I'm using Django templates in a non-Django project and I want to make sure that my templates contain no references to variables that are not in context and for that I need Django template renderer to raise an error when it sees {{ non_existent_variable }} when there is no non_existent_variable in Context.

TEMPLATE_STRING_IF_INVALID could be set to something and then we could check that this something is not in the rendered template, but that is not elegant at all.

Can I somehow without too much work override the way Context swallows missing key errors?

  • 1
    – catherine
    Mar 9, 2013 at 15:09
  • I don't see a compelling reason to use the Django template engine outside a Django project. Django template engine was designed to be "web-designer-proof", and this behavior is just one of the compromises made. Have you heard of Jinja2? Mar 9, 2013 at 15:16
  • Thanks @catherine ! It works.
    – jbasko
    Mar 9, 2013 at 15:17
  • @PauloScardine thanks, i had heard about it, but never cared to check it out. Will try to replace Django templates then.
    – jbasko
    Mar 9, 2013 at 15:20
  • 1
    @pauloscardine django templates have disadvantages, but some of them are intentional. Using standard django templates means you can use more standard django libraries, and that very little business logic will be in the template (which is what you want). We actually just switched from jinja to django templates for that very reason.
    – Catskul
    Nov 28, 2014 at 21:24

2 Answers 2


There is a Django Snippet which provides a solution:

# settings.py
class InvalidVarException(object):
    def __mod__(self, missing):
            missing_str='Failed to create string representation'
        raise Exception('Unknown template variable %r %s' % (missing, missing_str))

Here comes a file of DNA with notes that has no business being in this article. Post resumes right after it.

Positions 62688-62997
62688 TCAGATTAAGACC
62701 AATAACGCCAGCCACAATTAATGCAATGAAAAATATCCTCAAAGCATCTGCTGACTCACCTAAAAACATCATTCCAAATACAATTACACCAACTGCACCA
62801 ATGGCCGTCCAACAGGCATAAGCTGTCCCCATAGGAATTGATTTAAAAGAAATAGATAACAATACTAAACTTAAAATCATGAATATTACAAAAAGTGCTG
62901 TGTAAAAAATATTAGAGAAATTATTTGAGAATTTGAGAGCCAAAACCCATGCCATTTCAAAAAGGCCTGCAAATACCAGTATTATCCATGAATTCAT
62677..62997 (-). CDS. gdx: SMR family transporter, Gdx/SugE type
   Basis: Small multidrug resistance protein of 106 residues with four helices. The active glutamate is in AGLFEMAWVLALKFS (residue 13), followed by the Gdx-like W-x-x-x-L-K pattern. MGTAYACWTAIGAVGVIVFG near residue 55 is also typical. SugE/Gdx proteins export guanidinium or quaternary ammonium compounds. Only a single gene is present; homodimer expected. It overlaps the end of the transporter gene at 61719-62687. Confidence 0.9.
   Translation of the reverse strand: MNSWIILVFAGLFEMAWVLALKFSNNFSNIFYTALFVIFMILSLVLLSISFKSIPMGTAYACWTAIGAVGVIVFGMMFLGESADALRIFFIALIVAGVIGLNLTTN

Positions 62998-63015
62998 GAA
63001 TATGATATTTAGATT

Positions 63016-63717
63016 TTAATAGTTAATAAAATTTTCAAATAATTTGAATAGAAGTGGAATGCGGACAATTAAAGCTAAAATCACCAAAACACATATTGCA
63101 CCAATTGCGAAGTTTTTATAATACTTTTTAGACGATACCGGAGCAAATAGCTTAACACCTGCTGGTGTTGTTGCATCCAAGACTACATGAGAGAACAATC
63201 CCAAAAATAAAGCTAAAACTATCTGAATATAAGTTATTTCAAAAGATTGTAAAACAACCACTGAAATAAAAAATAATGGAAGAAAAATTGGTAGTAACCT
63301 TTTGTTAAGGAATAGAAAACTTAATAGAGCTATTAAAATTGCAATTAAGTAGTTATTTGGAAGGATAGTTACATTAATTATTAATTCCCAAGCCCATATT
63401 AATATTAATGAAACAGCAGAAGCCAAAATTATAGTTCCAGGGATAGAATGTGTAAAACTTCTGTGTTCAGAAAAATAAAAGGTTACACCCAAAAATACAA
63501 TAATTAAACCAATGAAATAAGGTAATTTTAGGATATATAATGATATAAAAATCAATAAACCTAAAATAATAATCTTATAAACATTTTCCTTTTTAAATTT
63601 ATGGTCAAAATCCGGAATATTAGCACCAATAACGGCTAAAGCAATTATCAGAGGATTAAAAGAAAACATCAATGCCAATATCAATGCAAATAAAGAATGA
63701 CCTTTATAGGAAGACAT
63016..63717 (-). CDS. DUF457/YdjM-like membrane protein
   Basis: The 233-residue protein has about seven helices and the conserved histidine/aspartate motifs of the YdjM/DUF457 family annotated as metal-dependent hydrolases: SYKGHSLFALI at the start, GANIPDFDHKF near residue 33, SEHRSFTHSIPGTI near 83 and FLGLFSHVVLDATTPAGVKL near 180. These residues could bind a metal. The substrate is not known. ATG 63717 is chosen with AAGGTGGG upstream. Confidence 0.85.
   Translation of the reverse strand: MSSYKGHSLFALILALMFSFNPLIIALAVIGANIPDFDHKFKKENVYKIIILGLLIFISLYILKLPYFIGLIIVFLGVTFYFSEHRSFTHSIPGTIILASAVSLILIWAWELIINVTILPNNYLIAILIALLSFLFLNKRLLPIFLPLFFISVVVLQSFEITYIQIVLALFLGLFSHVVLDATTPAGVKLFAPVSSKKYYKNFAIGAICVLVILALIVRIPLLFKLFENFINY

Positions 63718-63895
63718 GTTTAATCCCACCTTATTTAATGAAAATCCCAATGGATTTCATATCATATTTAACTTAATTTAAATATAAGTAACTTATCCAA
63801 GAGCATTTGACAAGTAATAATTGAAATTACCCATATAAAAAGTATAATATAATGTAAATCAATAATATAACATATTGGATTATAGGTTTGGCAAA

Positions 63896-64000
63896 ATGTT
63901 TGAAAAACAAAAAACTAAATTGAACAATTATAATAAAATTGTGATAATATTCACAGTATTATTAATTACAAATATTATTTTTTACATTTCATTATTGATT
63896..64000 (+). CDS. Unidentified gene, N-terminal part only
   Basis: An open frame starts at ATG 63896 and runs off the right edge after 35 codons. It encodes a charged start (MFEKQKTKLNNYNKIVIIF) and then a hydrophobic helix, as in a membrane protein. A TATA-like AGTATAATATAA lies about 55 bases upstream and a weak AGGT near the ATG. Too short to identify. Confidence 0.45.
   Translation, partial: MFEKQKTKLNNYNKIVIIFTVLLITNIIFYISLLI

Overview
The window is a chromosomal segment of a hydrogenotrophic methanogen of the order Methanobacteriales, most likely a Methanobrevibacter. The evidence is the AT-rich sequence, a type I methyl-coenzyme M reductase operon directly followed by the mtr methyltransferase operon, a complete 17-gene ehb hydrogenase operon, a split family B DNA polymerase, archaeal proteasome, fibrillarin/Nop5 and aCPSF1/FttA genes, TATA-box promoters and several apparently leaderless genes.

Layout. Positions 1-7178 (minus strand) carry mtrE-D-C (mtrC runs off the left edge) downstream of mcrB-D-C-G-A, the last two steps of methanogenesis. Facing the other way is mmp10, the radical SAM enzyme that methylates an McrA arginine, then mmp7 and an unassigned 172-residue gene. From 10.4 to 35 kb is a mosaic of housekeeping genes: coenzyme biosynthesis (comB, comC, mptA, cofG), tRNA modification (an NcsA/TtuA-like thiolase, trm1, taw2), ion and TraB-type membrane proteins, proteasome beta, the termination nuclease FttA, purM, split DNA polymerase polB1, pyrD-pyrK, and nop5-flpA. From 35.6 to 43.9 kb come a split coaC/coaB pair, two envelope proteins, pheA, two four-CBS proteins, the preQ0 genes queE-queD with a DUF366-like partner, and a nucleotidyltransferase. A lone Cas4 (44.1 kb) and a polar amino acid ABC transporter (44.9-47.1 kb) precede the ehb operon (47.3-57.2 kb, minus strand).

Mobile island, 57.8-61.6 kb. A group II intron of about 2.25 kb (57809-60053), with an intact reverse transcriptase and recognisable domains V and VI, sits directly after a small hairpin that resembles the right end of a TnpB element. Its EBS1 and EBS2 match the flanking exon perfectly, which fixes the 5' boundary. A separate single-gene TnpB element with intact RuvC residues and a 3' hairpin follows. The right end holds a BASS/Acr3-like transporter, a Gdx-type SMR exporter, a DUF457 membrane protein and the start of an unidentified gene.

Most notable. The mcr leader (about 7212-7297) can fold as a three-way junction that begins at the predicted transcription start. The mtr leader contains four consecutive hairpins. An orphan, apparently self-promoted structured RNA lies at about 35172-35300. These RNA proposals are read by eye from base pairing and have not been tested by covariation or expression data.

def __contains__(self, search):
        if search=='%s':
            return True
        return False

  • This is useful but it won't catch a missing variable in {% if not i_do_not_exist %}. Is there a fix?
    – user
    Jan 24, 2015 at 13:59
  • 2
    This is great, thank you. Note that in Django 1.8+, you need to set OPTIONS['debug'] and OPTIONS['string_if_invalid'] instead. But is there a way to make it work in missing_var|default:"foo" scenarios? It seems this raises before default has a chance to do it's thing. May 24, 2016 at 11:26
  • 2
    I tried this solution with Django 1.11, using string_if_invalid, and I got this error when running the server: ?: (templates.E002) 'string_if_invalid' in TEMPLATES OPTIONS must be a string but got: <config.settings.InvalidVarException object at 0x7f6ea4aaabe0> (InvalidVarException). May 6, 2017 at 15:44
  • In Django 1.11+ I just set OPTIONS['debug'] = True and OPTIONS['string_if_invalid'] = 'INVALID_VARIABLE_REFERENCED: %s.' in the TEMPLATES variable. When an error occurs, then I get on the template something like: INVALID_VARIABLE_REFERENCED: wrong.variable_name.. I found it on docs.djangoproject.com/en/1.10/ref/templates/api/… Sep 20, 2019 at 9:22
  • On 3.2, it doesn't let you use a non-string like InvalidVarException for string_if_invalid Sep 13, 2021 at 17:45

You can easily switch template backend to jinja2 to get this.

Step 0: add jinja2 to your Pipfile or requirements.txt

Step 1: in settings.py change TEMPLATES to look like this:

        'BACKEND': 'django.template.backends.jinja2.Jinja2',
        'APP_DIRS': True,
        'OPTIONS': {
            'undefined': jinja2.StrictUndefined
        "BACKEND": "django.template.backends.django.DjangoTemplates",

Step 2: rename your templates directory to jinja2

Step 3: (maybe not needed, depends on what you use in templates) update your templates according to https://jinja.palletsprojects.com/en/2.10.x/switching/#django

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